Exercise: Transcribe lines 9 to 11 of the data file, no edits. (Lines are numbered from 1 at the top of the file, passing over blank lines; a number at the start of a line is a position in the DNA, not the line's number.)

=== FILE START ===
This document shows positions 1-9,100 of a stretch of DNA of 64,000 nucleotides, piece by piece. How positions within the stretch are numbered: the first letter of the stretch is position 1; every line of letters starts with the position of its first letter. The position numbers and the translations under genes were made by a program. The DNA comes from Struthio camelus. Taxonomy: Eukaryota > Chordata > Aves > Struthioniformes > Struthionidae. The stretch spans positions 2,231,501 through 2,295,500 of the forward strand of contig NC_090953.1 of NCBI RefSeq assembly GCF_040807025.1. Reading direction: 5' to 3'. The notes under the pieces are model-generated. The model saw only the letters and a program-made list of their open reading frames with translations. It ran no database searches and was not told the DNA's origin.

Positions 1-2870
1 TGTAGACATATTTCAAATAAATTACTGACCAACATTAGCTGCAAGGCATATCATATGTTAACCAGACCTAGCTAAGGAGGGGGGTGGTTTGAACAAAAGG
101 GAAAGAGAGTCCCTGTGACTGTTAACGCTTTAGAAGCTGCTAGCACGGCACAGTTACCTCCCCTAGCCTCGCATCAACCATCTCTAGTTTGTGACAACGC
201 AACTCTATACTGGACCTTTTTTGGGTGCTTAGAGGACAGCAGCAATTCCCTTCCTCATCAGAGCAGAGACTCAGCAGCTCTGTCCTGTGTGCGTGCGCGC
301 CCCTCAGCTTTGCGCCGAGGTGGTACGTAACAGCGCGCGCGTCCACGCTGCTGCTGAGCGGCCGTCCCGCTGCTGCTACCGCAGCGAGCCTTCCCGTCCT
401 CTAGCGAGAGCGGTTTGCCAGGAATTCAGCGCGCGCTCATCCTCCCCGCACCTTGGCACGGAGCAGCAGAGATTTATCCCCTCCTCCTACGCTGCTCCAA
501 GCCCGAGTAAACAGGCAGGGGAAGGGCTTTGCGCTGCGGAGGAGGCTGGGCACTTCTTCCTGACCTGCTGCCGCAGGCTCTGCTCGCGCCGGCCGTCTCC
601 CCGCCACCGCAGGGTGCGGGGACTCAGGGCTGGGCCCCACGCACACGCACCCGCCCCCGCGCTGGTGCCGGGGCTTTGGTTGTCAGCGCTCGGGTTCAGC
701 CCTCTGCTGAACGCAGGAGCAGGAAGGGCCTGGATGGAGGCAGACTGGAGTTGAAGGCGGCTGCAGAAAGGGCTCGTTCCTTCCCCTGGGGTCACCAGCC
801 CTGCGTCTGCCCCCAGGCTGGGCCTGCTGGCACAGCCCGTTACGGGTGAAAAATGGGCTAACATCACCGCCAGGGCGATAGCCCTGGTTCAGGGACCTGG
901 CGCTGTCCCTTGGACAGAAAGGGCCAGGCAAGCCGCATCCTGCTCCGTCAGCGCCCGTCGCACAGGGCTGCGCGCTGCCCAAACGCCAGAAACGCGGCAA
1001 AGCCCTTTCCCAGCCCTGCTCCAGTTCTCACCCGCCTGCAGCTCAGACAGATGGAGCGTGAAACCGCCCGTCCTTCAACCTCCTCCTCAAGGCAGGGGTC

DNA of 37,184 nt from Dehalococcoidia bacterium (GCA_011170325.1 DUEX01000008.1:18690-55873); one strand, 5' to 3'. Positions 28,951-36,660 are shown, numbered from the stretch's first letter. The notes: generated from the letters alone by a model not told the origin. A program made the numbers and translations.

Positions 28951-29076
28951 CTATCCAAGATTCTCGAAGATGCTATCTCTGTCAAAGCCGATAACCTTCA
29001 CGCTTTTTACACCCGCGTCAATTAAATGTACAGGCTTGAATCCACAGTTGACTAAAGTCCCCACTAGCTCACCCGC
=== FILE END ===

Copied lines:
601 CCGCCACCGCAGGGTGCGGGGACTCAGGGCTGGGCCCCACGCACACGCACCCGCCCCCGCGCTGGTGCCGGGGCTTTGGTTGTCAGCGCTCGGGTTCAGC
701 CCTCTGCTGAACGCAGGAGCAGGAAGGGCCTGGATGGAGGCAGACTGGAGTTGAAGGCGGCTGCAGAAAGGGCTCGTTCCTTCCCCTGGGGTCACCAGCC
801 CTGCGTCTGCCCCCAGGCTGGGCCTGCTGGCACAGCCCGTTACGGGTGAAAAATGGGCTAACATCACCGCCAGGGCGATAGCCCTGGTTCAGGGACCTGG